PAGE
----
The President. So, I'd just ask you to take history in your hands and win one for the Gipper. And you know, you've let me know how you feel about Bush, but let me just say something else. All those other offices, for State offices, local, and those for the Congress, the House of Representatives and the Senate, and what must be done for them-just think of this: Most people just haven't caught on and aren't aware that in the last 56 years, the other party has had control of the House of Representatives for 54—or 52, I should say, of those 56 years. And they've had control of both Houses of the Congress for 46 of those 56 years. I was fortunate enough to have 6 years of the Senate on our side, or we couldn't have done the things that we've done. So, everything is important. It doesn't make any sense to send a President up there because you agree in what he has proposed doing and then continue to send people up in the Congress who are dedicated to opposing everything that he said he'd do.

Now, I'm going to take advantage of you and just have a little fun. I have a new hobby—again? [The President referred to a loud noise in the background.] [Laughter] This hobby is, I've been collecting jokes that I can prove are made up by the people in the Soviet Union and that they tell among themselves. I've even told a couple of them to Gorbachev, and he laughed. But most of them I couldn't tell to him; it wouldn't be tactful. [Laughter] But it shows they've got a great sense of humor, and they've also got a little cynical attitude about their system.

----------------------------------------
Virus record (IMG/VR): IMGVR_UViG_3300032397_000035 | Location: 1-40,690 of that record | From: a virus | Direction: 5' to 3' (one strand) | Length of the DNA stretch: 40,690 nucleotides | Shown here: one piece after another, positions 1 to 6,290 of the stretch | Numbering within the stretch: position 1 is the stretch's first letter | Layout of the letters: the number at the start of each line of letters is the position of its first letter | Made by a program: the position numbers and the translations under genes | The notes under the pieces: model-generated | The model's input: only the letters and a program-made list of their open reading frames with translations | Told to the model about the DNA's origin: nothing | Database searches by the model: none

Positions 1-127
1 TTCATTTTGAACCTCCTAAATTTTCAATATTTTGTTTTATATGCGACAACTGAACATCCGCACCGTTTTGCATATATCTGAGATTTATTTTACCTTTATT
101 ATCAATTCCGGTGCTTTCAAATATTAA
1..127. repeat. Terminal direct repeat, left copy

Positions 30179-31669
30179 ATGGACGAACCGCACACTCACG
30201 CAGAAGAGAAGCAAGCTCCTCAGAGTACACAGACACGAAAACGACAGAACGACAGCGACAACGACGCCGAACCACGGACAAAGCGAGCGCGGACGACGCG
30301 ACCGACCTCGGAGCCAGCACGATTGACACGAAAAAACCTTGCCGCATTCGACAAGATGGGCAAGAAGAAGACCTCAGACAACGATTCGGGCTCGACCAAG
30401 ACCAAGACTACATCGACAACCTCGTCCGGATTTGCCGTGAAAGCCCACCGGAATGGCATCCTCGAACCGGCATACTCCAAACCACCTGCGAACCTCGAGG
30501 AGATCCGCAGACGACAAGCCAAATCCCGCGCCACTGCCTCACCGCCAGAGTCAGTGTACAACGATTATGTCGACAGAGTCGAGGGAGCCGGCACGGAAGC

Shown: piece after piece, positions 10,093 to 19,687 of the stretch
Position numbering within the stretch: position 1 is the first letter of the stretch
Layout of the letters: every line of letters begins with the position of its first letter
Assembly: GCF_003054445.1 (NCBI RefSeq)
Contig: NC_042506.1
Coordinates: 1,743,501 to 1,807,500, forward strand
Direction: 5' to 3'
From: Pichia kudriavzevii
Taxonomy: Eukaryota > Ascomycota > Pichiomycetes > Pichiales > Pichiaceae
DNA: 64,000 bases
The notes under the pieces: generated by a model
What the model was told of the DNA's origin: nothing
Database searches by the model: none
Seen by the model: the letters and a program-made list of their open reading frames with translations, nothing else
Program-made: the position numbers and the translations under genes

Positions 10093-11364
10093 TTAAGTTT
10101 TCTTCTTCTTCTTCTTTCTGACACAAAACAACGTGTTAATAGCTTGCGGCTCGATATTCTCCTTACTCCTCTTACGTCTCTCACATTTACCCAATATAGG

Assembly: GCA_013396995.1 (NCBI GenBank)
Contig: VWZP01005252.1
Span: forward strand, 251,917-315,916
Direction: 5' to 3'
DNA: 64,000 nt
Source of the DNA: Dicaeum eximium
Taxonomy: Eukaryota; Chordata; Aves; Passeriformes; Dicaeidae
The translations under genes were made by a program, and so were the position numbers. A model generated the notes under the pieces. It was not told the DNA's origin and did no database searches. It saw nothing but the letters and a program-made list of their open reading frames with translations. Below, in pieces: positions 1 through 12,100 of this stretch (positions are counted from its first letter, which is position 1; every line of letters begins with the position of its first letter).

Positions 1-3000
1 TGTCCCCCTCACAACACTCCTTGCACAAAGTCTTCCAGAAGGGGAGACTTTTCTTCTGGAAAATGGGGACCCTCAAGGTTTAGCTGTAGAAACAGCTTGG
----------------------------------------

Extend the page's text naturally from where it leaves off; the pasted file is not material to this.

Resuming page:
This one came up while we were there in the recent summit in Moscow. And the story, their story they made up to tell, has me in Gorbachev's limousine with him. And my chief of the Secret Service is in the car with me, and his chief security man is in the car with him. We're sightseeing, and we stop at a waterfall. We get out to look at this beautiful waterfall, and Gorbachev says to my Secret Service man, "Go ahead, jump. Go over the fall." And he said, "I've got a wife and three kids." So, Gorbachev turns to his own man and says, "You, go ahead, jump. Go over the fall." And the fellow does. Well, my man goes down around the rocks around the fall to the bottom to see if the other one needs any help or anything. Got down there and found him wringing out his clothes. And he said, "When he said that, when he told you to go over, why did you jump and go over the falls?" And the fellow says, "I got a wife and three kids." [Laughter]

So, thank you all, and God bless you all.

Note: The President spoke at 1:30 p.m. at the Western Kentucky University Arena. In his opening remarks, he referred to singer Glen Campbell; Thomas Meredith, president of the university; and Robert Gable, chairman of the State Republican Party.

Ronald Reagan, Remarks at a Republican Campaign Rally in Bowling Green, Kentucky Online by Gerhard Peters and John T. Woolley, The American Presidency Project